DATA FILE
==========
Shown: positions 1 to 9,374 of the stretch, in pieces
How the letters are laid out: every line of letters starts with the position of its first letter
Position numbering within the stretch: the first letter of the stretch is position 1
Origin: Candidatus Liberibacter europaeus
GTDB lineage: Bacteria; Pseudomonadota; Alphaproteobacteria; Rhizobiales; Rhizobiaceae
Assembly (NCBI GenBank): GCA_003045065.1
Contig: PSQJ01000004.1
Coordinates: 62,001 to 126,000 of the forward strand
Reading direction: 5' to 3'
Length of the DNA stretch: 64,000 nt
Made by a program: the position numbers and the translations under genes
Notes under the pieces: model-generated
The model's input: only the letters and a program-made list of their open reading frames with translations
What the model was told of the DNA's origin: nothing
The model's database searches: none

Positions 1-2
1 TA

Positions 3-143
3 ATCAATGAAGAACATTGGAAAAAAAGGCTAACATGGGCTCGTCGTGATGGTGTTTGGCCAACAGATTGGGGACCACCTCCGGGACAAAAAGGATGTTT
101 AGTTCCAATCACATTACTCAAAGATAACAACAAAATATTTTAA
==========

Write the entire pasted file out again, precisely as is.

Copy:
Shown: positions 1 to 9,374 of the stretch, in pieces
How the letters are laid out: every line of letters starts with the position of its first letter
Position numbering within the stretch: the first letter of the stretch is position 1
Origin: Candidatus Liberibacter europaeus
GTDB lineage: Bacteria; Pseudomonadota; Alphaproteobacteria; Rhizobiales; Rhizobiaceae
Assembly (NCBI GenBank): GCA_003045065.1
Contig: PSQJ01000004.1
Coordinates: 62,001 to 126,000 of the forward strand
Reading direction: 5' to 3'
Length of the DNA stretch: 64,000 nt
Made by a program: the position numbers and the translations under genes
Notes under the pieces: model-generated
The model's input: only the letters and a program-made list of their open reading frames with translations
What the model was told of the DNA's origin: nothing
The model's database searches: none

Positions 1-2
1 TA

Positions 3-143
3 ATCAATGAAGAACATTGGAAAAAAAGGCTAACATGGGCTCGTCGTGATGGTGTTTGGCCAACAGATTGGGGACCACCTCCGGGACAAAAAGGATGTTT
101 AGTTCCAATCACATTACTCAAAGATAACAACAAAATATTTTAA